Elliott also claims that he could only read at a third-grade level at the time of his plea. In addition to not stating an adequate ground for relief, this claim is not supported by the record. At the time of his guilty plea, Elliott affirmed that he had an eleventh-grade education, a General Equivalency Diploma, and could read and write. [Record No. 263, pp. 4-5] He offers no evidence to support his contrary assertions.

Elliott's claim concerning an allegedly-promised mental health consultation and evaluation fails. Elliott fails to demonstrate how the lack of an evaluation violated his constitutional rights or created a fundamental error that resulted in a miscarriage of justice. Pough v. United States, 442 F.3d 959, 964 (6th Cir. 2006) (citation omitted). Additionally, this assertion is undermined by Elliott's sworn statements that he had no undisclosed agreements with either the United States or any third parties. [Record No. 263, pp. 9-10] Thus, he is not entitled to relief on this ground. See Blackledge, 431 U.S. at 74.

Elliott also argues that his attorney incorrectly indicated that he would receive credit for acceptance of responsibility if he entered a plea of guilty. However, Elliott's loss of credit was something that Elliott - not his attorney - controlled. Elliott lost acceptance credit because he did not truthfully admit his conduct or the scope of the conspiracy. Elliott argued this point on appeal but was unsuccessful. Elliott, 521 F.App'x at 519. Additionally, this claim is contravened by Elliott's sworn statements during his guilty plea that he had no undisclosed agreements. [Record No. 263, p. 10] As the Magistrate Judge properly determined, a § 2255 motion is not a proper means to "relitigate issues raised and considered on direct appeal." [Record No. 306, p. 6 (citing Jones v. United States, 178 F.3d 790, 796 (6th Cir. 1999))]

Likewise, Elliott's claim that his sentence was improperly enhanced is also without merit. This challenge was rejected by the Sixth Circuit on direct appeal. Elliott, 521 F.App'x at 517-18. Regardless, as the Sixth Circuit held, Elliott's assertion that his counsel instructed him not to challenge the enhancement is directly contradicted by the record. Id. at 518.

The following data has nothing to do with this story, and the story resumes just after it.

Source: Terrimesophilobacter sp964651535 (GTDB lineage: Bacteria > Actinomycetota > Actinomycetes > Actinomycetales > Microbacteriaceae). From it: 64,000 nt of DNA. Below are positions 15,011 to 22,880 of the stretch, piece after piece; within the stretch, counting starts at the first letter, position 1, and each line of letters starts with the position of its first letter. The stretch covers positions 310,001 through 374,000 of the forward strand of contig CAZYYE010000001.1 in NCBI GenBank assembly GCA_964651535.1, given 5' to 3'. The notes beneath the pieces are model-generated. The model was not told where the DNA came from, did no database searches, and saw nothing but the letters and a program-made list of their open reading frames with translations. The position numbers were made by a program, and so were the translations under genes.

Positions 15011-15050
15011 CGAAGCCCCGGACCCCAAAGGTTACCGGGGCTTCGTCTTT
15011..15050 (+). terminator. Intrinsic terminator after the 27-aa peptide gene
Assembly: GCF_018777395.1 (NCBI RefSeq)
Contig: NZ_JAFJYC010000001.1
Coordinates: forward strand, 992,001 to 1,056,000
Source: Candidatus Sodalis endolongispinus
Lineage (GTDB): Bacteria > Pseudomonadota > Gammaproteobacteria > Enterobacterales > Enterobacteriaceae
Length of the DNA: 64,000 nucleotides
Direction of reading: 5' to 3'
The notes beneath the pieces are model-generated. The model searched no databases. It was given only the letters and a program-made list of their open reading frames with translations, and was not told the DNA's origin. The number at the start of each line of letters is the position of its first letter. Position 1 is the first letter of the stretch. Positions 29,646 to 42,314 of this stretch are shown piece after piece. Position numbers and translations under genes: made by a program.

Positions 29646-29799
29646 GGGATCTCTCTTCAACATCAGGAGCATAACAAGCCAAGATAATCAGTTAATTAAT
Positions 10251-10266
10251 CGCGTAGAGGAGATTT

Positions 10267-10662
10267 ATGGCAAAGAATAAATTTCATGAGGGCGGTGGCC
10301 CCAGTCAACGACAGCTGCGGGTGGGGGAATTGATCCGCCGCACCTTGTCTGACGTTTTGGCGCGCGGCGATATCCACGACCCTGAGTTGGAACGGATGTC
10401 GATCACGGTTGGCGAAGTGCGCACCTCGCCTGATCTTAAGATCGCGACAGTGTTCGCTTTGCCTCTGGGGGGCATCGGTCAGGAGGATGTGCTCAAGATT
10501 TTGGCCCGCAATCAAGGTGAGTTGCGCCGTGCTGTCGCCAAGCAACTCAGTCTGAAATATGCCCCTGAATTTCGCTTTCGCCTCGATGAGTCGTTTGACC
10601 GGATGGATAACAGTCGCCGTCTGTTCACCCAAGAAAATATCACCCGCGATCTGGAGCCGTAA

Elliott also claims that he did not have a meeting with his co-defendants despite his request. But Elliott does not state what impact this had on his decision to plead guilty or what effect he thinks the potential meeting would have had on his decision to plead guilty. Additionally, Elliott's attorney's notes do not confirm that any such a meeting was requested. [Record No. 305-1, p. 5] Elliott also fails to offer any evidence in support of his claim that his attorney failed to call certain witnesses favorable to his defense or assert how such an alleged failure impacted his decision to plead guilty. Moreover, Elliott's counsel states that Elliott never made a request to call the witnesses and their expected testimony would have assisted the prosecution and not the defense. [ Id., pp. 6-7] Thus, the Court concludes that these claims are meritless.

The Court also agrees with the Magistrate Judge's conclusions regarding Elliott's appellate claims. Elliott asserts that his appellate counsel raised an issue he did not wish to be raised during his direct appeal. But like many of Elliott's assertions, this argument is conclusory and lacks any evidentiary support. As the Magistrate Judge correctly noted, Elliott has not identified any issue he did not want to be raised or state the prejudicial effect his attorney's actions may have caused. [Record No. 306, p. 8 (quoting McFarland v. Yukins, 356 F.3d 688, 699 (6th Cir. 2004))] Thus, the claim also fails.

Finally, Elliott contends that his appellate counsel was ineffective by failing to seek a petition for certiorari. However, this claim fails because defendants are not constitutionally entitled to the assistance of counsel in preparing such petitions. [ See Record No. 206, p. 8 (citing Nichols v. United States, 563 F.3d 240, 242 (6th Cir. 2009).] Moreover, appellate counsel states that Elliott was advised of his right to seek such relief and of the deadline for doing so. However, counsel did not file a petition herself because there were no adequate grounds for seeking review. ...